They then would work the scene “outward”, gradually enlarging the crime scene search in a circular pattern, searching for any evidence. Blood stains, discarded items of any type, most especially freshly discarded items, any potential weapons (including anything that could be used in blunt force such as thick sticks, pipes, etc.) Tire tracks and footprints would be examined, and marked off, for preservation via plaster casting. Photographs of the entire scene would be taken. Crime Scene specialists are dispatched (automatically in homicide cases) to deal with the forensics (such as the plaster casting and photography).

After the careful and methodical examination of the scene, the detectives huddle and begin to theorize on the possible circumstances. A consensus is generally reached as a team as to what may have transpired, and what direction to follow in the post scene investigation. A painstakingly thorough, detailed and complete profile background will be conducted on the victim. Starting with those closest to her (immediate family), next her employers (The Schneiders) and gradually spreading wider (think “outward” again) to include close friends, acquaintances, neighbors, shop keepers, and most especially, most especially, any prior or current love interests. A full, well-rounded profile will usually yield several leads. These leads would be investigated to exhaustion.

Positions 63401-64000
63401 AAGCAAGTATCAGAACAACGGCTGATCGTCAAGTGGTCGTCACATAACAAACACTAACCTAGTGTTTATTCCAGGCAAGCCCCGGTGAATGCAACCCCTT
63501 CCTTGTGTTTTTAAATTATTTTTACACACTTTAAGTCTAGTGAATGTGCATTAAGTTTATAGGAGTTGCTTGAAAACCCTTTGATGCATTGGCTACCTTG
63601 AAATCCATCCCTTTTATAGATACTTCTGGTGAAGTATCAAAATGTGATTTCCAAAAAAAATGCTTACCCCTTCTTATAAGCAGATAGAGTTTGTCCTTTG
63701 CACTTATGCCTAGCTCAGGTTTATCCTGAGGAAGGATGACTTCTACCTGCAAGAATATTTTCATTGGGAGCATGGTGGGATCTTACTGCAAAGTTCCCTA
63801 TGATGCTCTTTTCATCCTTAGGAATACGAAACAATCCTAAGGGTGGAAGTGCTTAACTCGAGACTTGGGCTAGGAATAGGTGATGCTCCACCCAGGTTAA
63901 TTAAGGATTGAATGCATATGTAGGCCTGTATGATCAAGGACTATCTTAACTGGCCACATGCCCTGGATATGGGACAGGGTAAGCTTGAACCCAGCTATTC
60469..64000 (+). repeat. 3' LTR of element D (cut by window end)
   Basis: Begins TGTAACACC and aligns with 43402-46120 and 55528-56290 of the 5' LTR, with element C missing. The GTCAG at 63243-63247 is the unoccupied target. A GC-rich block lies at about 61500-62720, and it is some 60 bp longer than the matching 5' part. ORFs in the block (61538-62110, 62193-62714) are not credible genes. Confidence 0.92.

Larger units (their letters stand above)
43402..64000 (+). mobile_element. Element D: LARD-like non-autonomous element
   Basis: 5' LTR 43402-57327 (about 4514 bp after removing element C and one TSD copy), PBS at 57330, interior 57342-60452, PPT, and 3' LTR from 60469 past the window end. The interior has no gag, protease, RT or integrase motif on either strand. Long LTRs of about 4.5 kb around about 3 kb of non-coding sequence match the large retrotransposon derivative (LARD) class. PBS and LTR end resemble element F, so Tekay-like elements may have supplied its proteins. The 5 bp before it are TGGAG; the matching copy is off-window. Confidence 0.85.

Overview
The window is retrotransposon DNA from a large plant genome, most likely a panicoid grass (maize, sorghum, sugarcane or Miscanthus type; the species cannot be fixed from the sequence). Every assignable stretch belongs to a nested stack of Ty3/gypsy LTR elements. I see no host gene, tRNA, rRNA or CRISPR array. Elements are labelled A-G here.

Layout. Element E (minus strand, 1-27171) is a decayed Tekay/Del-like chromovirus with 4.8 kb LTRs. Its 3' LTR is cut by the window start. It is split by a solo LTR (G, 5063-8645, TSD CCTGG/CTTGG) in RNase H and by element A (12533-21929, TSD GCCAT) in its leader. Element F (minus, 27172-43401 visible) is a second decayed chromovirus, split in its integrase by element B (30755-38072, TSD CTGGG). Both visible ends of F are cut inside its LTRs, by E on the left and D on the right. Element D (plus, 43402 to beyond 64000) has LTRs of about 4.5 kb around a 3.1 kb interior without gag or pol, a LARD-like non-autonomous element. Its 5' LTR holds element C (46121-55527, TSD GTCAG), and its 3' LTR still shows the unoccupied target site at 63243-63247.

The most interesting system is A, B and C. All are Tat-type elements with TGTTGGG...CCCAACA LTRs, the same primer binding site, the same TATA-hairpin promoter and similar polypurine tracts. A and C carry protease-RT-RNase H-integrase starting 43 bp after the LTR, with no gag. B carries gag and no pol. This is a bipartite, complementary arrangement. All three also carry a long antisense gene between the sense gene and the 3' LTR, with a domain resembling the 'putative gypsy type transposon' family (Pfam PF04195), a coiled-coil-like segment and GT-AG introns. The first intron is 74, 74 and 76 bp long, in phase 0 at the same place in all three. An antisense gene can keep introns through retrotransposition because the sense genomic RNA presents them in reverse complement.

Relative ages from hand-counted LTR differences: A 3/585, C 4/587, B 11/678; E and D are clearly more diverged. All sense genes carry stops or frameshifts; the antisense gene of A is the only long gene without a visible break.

As one team is conducting the background investigation, another team would deal with the witnesses and whatever information they provide. Again, working outward (detecting a pattern here?..Gumshoe 101!) it would include a re canvassing of the still secured crime scene and its vicinity in case something or someone was missed (such as video cameras). Business cards and fliers would be distributed throughout the area, imploring people to call with any information, anonymously if they prefer. The railroad would be brought into the investigation at this time. The engineer would be thoroughly debriefed and his scheduling time lines would be established. How many times did he pass through the crime scene, at what approximate times, were there any passengers at all during any of his runs, etc.